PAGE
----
Noting the text on the train itself, we see an example of linguistic anchorage. On the front of the train we read “Amtrak” and “Civil Rights.” Immediately we see that Amtrak is an American railroad company that transports passengers. This could indicate that the message is intended for Americans. The text regarding Civil Rights anchors the core of the message in this image because it seems to be the label for the train that we were asked to “get on board.”

Further anchorage is seen in the text on the side of the train. “Sexual orientation = Race= Gender = Rel.” The initial perception is that Civil Rights has been broken into divisions and each division is equal to the other, as in they are all important. A cultural symbol that most people are aware of is the Human Rights equals sign, which indicates that all humans are equal and should be treated as such. The equals signs in this image could be indicated that not only are each of the Civil Rights divisions equal but so are the people within each division.

Taking the meanings from the three levels of messaging we understand that the image and its title are telling us that Americans need to get on board the civil rights train to stay on track. This puts forth the message that all people are equal and America needs to get on board with that. It also provides the converse notion that America is not fully on board with Civil Rights so this is somewhat of a political/cultural statement encouraging Americans to take note of the current state of equality in the country and to make changes to ensure that all people are provided with equal opportunities of life, liberty and the pursuit of happiness.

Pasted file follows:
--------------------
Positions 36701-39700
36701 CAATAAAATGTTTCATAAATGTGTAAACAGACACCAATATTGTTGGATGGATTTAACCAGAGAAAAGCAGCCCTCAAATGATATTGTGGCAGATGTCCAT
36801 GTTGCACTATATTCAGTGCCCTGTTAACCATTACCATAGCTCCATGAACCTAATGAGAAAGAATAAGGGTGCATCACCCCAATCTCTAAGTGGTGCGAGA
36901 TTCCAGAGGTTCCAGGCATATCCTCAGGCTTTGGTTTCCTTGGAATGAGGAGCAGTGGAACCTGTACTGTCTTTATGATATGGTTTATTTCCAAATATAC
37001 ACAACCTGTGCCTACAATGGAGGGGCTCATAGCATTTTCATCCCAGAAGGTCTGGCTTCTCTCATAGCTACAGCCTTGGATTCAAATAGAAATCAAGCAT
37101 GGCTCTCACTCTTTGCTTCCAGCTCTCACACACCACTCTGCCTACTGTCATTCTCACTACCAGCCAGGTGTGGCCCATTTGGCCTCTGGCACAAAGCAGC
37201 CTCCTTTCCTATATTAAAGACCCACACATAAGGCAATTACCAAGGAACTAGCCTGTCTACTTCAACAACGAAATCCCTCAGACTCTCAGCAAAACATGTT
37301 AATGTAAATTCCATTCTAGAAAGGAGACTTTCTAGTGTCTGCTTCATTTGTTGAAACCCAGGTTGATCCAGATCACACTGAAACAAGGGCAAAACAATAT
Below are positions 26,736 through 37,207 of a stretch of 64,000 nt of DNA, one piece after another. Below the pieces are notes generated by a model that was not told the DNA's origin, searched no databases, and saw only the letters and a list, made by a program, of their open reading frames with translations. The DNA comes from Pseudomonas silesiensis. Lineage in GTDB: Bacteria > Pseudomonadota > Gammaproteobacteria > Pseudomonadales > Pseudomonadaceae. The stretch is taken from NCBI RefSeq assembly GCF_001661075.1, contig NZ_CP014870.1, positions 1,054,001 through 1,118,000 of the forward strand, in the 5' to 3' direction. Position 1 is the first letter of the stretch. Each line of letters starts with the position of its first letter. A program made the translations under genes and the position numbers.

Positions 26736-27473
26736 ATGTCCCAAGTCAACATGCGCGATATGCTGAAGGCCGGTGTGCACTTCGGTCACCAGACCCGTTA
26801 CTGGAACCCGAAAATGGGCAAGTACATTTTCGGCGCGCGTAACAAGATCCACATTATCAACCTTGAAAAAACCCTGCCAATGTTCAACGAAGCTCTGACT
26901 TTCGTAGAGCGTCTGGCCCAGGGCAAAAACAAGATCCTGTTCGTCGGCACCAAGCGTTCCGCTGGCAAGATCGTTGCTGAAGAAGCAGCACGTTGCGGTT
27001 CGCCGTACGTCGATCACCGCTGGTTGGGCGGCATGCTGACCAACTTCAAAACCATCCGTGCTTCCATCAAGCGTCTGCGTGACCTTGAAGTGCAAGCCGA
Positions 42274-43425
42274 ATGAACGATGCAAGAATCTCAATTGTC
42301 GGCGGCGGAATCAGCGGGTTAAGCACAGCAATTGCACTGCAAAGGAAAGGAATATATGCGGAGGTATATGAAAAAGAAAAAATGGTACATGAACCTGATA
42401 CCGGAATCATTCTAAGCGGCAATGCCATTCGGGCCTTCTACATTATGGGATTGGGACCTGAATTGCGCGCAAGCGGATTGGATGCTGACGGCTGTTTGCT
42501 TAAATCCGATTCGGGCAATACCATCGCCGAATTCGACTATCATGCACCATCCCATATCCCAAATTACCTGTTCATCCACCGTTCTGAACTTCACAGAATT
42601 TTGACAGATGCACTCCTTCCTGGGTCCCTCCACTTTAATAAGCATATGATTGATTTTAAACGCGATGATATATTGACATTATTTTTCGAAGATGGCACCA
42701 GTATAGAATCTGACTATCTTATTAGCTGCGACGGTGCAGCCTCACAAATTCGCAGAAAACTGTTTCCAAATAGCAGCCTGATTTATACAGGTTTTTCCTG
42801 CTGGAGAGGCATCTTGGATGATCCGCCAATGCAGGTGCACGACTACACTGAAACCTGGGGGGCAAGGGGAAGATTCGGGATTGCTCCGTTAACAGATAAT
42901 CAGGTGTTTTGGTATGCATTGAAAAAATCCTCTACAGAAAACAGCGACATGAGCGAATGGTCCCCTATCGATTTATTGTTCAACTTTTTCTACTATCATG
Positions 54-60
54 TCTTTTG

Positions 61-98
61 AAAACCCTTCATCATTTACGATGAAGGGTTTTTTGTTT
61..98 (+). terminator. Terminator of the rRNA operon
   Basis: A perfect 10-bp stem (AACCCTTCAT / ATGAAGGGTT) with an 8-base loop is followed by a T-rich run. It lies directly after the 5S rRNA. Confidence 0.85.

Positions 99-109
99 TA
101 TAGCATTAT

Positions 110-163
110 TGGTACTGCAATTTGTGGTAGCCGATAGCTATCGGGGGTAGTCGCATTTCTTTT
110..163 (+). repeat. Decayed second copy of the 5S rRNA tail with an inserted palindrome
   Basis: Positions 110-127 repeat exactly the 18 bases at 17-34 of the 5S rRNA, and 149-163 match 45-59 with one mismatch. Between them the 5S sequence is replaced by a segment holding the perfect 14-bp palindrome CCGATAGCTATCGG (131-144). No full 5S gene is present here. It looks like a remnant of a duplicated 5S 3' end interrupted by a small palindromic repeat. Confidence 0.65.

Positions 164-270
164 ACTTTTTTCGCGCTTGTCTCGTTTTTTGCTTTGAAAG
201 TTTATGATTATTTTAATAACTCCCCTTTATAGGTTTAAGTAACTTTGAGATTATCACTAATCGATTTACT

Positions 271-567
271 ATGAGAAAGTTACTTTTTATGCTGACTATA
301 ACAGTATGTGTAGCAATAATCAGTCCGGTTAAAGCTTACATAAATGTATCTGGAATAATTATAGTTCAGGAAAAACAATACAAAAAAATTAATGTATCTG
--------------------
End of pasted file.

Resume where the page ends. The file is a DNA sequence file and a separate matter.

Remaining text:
Amtrak 719 image by Flickr user slideshow bruce, Creative Commons Licensed.
Stick figure running by Google user Dana Farber, Creative Commons Licensed.
Colorful stick figures created by Julie Dymon
Text created by Julie Dymon
Equal signs created by Julie Dymon
Gray patches on train created by Julie Dymon

Brief Description: 

Americans need to board the civil rights train and support their fellow Americans who are not yet represented by the laws in our country as equal citizens. Equality should not be determined by the divisions between us like gender, sexual orientation, race, religion, etc.; being human is all that is required to have civil rights.


I love your tags on the side of your train. I'm not big on your stick figure. They look a little messy.

The stick figures mainly represent race to me, and the problem of race is already addressed on the train. I feel you could ditch the stick figures layer completely. If you wanted to use people you could put in a conductor, or have someone rushing to catch the train, or have someone standing off to the side, looking at it, confused... But otherwise, yes, I can't think of anything to change about the essay!

Italicize titles in your image, like "The Declaration of Indipendance" and the works you mention.

Also, "Rights, Life, Liberty and the pursuit of Happiness" should not be capitalized.

Otherwise, strong essay.

User login